You don't have to have all the answers

Dr Hannah Alghali on what she learnt working as a clinical psychologist who doesn’t work in a clinic.

For my third-year placement as a trainee clinical psychologist, I wanted to do something different. I’d begun to find working in a clinic setting a bit repetitive, and the potential impact of this work felt limited. I had also begun to feel that while individual therapy might work for some, there was a whole section of the population, often young and black, who weren’t able to access the support that was offered. I’d noticed that traditional mental health services often failed to tackle the structural and systemic challenges which contribute to young peoples’ distress. In addition, I’d conducted a research project which found that black service users often felt alienated from mental health services, feeling that they were designed with different needs in mind. As a result, I wanted to explore how psychologists could better support the needs of marginalised young people.

So, I decided to venture out of the clinic. My third-year placement was based in various settings across London, supporting young people who had been affected by serious youth violence and exploitation. I worked in a psychologically informed co-produced wellbeing service, based on the integrate model (Durcan et al., 2017). It was a bit like a youth club, with a TV, PlayStation and ping-pong, staffed by psychologists and youth workers. The service aimed to provide young people with holistic support, helping them with driving licences and work applications, as well as providing support for their mental health.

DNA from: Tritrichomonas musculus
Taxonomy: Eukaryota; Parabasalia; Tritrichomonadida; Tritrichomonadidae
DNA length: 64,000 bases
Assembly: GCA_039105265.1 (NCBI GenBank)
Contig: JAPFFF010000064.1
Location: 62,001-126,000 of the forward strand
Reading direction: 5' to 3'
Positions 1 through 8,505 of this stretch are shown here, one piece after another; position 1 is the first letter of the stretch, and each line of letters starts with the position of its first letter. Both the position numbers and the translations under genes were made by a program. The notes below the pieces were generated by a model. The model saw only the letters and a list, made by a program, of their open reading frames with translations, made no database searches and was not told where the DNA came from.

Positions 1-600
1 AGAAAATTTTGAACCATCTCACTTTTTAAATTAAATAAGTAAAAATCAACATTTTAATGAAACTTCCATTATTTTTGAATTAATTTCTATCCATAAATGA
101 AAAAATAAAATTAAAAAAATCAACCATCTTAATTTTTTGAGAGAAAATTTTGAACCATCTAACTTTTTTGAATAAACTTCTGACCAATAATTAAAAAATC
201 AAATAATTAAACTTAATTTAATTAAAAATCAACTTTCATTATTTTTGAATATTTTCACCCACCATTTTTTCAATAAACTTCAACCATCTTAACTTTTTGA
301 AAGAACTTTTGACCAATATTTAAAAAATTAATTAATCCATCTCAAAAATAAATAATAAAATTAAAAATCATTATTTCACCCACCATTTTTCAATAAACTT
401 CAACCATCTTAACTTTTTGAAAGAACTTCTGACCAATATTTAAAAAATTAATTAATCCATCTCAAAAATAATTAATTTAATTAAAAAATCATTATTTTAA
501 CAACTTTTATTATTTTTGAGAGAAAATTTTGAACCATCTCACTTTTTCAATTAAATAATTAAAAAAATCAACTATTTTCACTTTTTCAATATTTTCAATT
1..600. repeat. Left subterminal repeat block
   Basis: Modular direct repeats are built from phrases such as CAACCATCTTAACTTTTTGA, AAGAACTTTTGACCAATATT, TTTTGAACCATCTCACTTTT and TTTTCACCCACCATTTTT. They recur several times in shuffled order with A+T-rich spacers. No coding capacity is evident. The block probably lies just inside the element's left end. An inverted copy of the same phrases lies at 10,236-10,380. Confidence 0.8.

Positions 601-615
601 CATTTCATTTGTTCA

Staff drew upon attachment theory, mentalisation based approaches, and narrative theory, while taking a community psychology stance, which acknowledges how societal disadvantage and structural barriers impact on wellbeing and contribute to distress. Using a peer-to-peer referral model, young people who accessed the service built trusting relationships with staff and brought their friends along to access the support that they themselves had found helpful. I also provided individual therapy in the form of psychologically informed conversations in places young people felt safe, including parks, a McDonald’s and a bench on a busy high street. 

Here’s a few things I’ve learnt on my journey applying community psychology to my work alongside young people affected by serious youth violence.  

You have to re-learn what you know

Throughout my first two years of clinical training, I’d learnt about different models of therapy. I’d learnt CBT protocols and mindfulness techniques. I’d learnt the common symptoms of depression, and how to set an agenda. But when I started on my community psychology placement, I had to unlearn some of the techniques that had been so helpful in a clinic setting. Instead, I learnt the need to be flexible, to think on my feet and adapt what I knew to a very different setting. Thought challenging with a seven-column-form became a debate around consent with young people sitting on a bench in the sunshine. Narrative therapy became helping a young person write their CV. Safety planning became a conversation over a Nando’s. And sometimes it was about just hanging out with young people until they trust you enough to ask for help. 

Sharing power is really important, and really difficult